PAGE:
I looked up from my desk when George, an otherwise intelligent engineer who was my boss, strode purposefully into my office. As he told me in clear terms about his position on a necessary decision regarding the project I was working on, I couldn’t help thinking about the past several times that this same scene had occurred.
Everyone who worked for him joked about it, visualizing an imaginary trip wire at the office door that made him uncertain about what he had just said. True to form, as he was going out, he stopped, turned around and said, “But maybe we should do it a different way,” rambling on about forming a committee to come up with the correct decision.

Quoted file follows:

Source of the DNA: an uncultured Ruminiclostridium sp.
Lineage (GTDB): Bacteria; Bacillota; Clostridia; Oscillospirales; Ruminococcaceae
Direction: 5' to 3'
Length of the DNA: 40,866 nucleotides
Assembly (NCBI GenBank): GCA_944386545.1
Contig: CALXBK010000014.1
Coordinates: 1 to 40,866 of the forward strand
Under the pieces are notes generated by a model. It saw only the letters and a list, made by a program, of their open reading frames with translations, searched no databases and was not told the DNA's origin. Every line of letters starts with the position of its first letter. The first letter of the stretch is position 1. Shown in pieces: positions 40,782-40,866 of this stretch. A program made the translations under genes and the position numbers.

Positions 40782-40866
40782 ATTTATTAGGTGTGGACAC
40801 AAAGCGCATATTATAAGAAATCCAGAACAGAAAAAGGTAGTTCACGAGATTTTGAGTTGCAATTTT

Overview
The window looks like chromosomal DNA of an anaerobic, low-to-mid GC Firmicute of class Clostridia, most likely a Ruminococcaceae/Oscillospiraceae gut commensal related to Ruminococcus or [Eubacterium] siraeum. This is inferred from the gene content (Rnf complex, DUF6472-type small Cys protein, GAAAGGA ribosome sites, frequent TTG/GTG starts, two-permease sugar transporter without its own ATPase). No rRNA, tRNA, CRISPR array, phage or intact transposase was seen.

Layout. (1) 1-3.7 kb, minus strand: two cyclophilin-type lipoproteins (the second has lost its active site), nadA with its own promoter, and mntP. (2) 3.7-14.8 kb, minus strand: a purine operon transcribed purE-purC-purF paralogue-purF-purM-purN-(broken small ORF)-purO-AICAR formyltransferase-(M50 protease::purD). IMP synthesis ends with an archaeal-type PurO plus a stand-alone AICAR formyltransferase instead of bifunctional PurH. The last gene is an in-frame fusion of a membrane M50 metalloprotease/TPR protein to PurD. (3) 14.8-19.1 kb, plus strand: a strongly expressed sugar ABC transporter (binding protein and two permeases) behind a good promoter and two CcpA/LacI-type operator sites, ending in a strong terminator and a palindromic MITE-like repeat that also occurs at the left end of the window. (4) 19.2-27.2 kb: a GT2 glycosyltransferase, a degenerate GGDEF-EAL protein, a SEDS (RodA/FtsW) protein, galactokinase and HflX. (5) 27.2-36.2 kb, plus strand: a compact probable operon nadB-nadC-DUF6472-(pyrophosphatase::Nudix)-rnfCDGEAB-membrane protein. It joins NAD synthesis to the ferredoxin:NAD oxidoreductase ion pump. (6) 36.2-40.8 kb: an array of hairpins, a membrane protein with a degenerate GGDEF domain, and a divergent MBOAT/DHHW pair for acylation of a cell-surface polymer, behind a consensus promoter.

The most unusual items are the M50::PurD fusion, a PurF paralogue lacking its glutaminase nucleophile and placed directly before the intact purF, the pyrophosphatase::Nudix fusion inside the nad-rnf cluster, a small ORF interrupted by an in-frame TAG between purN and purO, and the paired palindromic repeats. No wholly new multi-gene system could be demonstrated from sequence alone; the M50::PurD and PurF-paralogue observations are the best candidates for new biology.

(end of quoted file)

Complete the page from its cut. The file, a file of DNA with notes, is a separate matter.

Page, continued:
But forming a committee to make this decision was definitely not the right answer. George was a highly paid executive who was hired to make decisions and execute them. He had the background, experience and company status to do so. But he often vacillated, resulting in uncertainty and delay. It was a serious problem that damaged our team’s effectiveness.